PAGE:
Evelyn Swarthout
1913 - March 24, 2000

Famous Swarthouts
Genealogy Resources The Gladys Swarthout Pages
Swarthout Family History
Swarthout web sites
The Blackwooders Newsletter
The name on maps
The Swarthout Reunions

A native of Kansas, Ms. Swarthout-Hayes was a professor of music at American University from 1961-1976. Noted for her talent as a concert pianist, Ms. Swarthout-Hayes championed the cause of inter-disciplinarity in teaching music at a time when such a practice was regarded radical. She was an active musician, giving recitals at the National Gallery and Phillips Collection in Washington D.C. She also created and hosted, “Music in the Schools,” a radio program that featured recorded music, pieces played by Ms. Swarthout-Hayes, and the voices of imaginary characters. In 1997, along with her husband, Ms. Swarthout-Hayes was awarded the Levine School of Music’s Paul Hume Award for contributions to Washington D.C.’s cultural history.

In 1947 the Fine Arts dean Donald Swarthout creates Chamber Music Series. First year includes John Jacob Niles, ballad singer and dulcimer; Walden String Quartet; Roth String Quartet; and the Albeneri Trio

1980 Swarthout Society established

The New York Times, April 4, 2000
Evelyn S. Hayes, 87; Pianist and Educator.

COPYRIGHT 2000, The New York Times Company

Evelyn Swarthout Hayes, a former concert pianist, educator and arts patron, died on March 24 at George Washington University Hospital. She was 87 and lived in Washington.

Mrs. Hayes, who was born Evelyn Swarthout in Jacksonville, Ill., began her music career in the 1930's, appearing several times in recitals at Town Hall in New York. In 1939 she married Patrick Hayes, a music administrator. The couple moved to Washington when he was appointed manager of the National Symphony Orchestra.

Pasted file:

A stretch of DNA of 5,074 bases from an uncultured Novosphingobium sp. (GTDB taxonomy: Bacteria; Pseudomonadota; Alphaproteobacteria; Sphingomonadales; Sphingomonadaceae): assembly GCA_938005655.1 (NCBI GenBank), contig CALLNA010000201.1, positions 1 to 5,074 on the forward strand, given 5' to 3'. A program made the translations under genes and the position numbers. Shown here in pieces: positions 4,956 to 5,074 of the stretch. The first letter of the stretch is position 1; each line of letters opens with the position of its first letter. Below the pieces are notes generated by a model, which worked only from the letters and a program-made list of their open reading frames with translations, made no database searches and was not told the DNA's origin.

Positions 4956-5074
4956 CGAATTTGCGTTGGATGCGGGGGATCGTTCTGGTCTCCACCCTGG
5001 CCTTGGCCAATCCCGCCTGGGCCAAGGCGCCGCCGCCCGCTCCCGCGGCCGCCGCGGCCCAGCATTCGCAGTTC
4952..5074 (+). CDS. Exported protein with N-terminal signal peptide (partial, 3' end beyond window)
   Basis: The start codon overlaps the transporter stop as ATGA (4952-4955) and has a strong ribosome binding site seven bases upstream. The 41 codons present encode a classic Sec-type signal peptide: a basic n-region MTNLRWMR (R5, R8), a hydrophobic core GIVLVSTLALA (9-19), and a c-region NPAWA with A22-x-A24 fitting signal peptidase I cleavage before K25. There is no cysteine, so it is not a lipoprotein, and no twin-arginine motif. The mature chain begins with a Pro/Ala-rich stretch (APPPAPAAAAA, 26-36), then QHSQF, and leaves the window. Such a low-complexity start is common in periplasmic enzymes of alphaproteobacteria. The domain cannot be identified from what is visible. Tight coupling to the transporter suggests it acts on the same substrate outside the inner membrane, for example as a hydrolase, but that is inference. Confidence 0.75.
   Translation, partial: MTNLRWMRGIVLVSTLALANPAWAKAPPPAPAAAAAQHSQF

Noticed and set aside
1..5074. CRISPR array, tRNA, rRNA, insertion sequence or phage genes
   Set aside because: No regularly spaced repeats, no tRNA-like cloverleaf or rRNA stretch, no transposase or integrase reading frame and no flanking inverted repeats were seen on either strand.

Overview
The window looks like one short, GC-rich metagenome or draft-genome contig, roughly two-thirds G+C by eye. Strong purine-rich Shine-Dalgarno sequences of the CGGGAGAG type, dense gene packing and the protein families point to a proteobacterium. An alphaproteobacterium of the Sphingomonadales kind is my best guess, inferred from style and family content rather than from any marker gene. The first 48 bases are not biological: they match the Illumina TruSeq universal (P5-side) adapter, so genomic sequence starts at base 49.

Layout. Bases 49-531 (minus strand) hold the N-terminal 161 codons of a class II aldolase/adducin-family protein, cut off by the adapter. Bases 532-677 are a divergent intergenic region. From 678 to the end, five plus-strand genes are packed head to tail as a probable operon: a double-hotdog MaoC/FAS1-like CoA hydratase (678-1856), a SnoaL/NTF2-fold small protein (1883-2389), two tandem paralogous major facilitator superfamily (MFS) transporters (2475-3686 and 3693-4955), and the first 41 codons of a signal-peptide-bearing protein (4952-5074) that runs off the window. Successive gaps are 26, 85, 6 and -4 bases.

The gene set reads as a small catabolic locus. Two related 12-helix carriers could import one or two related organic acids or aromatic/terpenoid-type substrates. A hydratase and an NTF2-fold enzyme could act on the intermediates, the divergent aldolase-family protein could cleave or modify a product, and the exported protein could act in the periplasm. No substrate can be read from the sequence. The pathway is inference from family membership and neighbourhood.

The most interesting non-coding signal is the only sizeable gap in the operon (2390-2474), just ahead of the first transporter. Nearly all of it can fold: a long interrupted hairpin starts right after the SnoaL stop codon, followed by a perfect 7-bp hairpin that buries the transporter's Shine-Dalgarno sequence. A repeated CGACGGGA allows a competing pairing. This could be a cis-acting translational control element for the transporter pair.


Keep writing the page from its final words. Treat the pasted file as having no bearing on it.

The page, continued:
Mrs. Hayes joined the piano faculty at American University in 1951 and taught there until retiring in 1976. She also continued to perform, giving recitals at the National Gallery and elsewhere, and she created ''Music in Schools,'' an educational radio program for young listeners.

She served as a judge in many piano competitions as well as giving lectures and master classes around the country.

Her husband, who founded the Hayes Concert Bureau -- later renamed the Washington Performing Arts Society -- died in 1998. She is survived by a son, Bryant, of New York; a daughter, Elisabeth Hayes of Chicago; a grandchild; two step-grandchildren and two step-great-grandchildren.

This page was created by Mark Swarthout.
The last update to the page was on April 24th, 2005
Send me some mail!